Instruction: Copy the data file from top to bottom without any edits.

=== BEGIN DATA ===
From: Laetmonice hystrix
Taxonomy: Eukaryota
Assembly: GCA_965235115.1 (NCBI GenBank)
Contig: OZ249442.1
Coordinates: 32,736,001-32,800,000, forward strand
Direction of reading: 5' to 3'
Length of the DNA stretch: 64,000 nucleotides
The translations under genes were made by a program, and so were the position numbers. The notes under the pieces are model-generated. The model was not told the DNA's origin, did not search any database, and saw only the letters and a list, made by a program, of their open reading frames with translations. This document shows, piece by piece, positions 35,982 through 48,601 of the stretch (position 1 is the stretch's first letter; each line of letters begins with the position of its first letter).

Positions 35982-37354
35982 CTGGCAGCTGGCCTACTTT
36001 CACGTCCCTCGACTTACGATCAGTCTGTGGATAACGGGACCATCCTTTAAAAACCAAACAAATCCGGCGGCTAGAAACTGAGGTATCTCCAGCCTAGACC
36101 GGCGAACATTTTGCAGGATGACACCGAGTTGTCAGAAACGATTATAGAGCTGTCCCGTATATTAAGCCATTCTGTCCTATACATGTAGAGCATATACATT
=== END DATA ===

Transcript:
From: Laetmonice hystrix
Taxonomy: Eukaryota
Assembly: GCA_965235115.1 (NCBI GenBank)
Contig: OZ249442.1
Coordinates: 32,736,001-32,800,000, forward strand
Direction of reading: 5' to 3'
Length of the DNA stretch: 64,000 nucleotides
The translations under genes were made by a program, and so were the position numbers. The notes under the pieces are model-generated. The model was not told the DNA's origin, did not search any database, and saw only the letters and a list, made by a program, of their open reading frames with translations. This document shows, piece by piece, positions 35,982 through 48,601 of the stretch (position 1 is the stretch's first letter; each line of letters begins with the position of its first letter).

Positions 35982-37354
35982 CTGGCAGCTGGCCTACTTT
36001 CACGTCCCTCGACTTACGATCAGTCTGTGGATAACGGGACCATCCTTTAAAAACCAAACAAATCCGGCGGCTAGAAACTGAGGTATCTCCAGCCTAGACC
36101 GGCGAACATTTTGCAGGATGACACCGAGTTGTCAGAAACGATTATAGAGCTGTCCCGTATATTAAGCCATTCTGTCCTATACATGTAGAGCATATACATT